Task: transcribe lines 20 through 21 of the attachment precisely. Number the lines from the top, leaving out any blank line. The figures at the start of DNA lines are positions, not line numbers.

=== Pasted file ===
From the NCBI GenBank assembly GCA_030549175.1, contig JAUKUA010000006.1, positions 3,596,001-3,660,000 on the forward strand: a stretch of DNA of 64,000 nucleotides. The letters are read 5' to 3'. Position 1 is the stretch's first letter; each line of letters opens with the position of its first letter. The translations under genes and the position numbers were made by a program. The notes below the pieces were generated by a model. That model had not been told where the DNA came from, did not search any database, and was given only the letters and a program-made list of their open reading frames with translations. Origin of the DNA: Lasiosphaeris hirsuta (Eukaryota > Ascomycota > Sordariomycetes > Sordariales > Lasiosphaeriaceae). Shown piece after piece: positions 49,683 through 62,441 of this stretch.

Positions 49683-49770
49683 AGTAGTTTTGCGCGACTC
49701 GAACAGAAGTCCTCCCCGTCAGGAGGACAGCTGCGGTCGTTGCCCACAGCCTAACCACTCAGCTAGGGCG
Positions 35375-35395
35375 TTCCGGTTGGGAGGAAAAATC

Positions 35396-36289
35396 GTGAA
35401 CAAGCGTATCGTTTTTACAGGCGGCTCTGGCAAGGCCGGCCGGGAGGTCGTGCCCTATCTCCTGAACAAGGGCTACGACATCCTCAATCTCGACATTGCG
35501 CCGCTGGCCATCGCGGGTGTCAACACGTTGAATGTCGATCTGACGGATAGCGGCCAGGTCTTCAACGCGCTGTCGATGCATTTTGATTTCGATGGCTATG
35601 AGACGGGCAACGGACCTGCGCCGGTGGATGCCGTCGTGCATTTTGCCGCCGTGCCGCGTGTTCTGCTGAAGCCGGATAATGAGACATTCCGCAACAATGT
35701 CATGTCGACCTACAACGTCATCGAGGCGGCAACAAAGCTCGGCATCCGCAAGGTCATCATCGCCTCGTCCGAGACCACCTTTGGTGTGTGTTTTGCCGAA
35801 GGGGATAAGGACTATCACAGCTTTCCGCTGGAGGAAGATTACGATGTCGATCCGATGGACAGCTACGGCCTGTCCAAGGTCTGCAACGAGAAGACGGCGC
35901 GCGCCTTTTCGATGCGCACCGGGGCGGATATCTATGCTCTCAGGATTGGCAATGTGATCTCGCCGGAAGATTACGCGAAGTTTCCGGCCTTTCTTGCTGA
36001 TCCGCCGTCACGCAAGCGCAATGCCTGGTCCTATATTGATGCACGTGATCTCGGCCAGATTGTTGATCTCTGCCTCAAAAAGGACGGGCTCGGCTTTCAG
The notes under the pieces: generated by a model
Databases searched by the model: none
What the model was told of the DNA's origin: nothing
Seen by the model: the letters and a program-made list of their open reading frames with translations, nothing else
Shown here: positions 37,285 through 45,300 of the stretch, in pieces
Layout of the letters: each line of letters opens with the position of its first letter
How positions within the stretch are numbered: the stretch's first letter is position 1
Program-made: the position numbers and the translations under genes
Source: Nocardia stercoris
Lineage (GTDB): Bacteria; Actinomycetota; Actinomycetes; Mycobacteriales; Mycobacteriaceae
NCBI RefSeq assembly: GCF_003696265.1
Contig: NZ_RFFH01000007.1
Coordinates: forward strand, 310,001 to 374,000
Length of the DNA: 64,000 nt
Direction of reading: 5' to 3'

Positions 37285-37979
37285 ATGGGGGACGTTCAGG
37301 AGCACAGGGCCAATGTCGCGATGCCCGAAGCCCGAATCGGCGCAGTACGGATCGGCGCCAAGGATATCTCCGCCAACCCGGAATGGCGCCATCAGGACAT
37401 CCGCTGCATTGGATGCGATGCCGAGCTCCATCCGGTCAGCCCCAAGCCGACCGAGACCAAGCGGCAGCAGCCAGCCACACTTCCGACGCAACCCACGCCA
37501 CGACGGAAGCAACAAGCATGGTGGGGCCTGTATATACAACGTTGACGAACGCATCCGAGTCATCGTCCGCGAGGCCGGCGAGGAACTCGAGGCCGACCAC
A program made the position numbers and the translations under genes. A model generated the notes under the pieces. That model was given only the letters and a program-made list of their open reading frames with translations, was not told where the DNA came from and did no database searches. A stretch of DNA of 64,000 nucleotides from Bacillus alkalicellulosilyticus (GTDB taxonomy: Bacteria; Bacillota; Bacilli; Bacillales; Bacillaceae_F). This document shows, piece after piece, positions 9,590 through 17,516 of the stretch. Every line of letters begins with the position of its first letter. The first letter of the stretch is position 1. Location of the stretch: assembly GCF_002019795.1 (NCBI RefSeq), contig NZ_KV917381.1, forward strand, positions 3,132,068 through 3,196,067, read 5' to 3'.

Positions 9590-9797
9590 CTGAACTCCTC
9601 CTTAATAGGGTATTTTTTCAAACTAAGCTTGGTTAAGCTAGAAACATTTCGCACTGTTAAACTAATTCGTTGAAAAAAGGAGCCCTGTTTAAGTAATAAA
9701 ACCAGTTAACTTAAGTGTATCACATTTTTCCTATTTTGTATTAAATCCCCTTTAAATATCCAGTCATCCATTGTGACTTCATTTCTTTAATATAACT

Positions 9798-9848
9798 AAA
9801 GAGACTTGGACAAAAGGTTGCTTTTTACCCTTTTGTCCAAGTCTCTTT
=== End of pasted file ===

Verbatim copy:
Shown here: positions 37,285 through 45,300 of the stretch, in pieces
Layout of the letters: each line of letters opens with the position of its first letter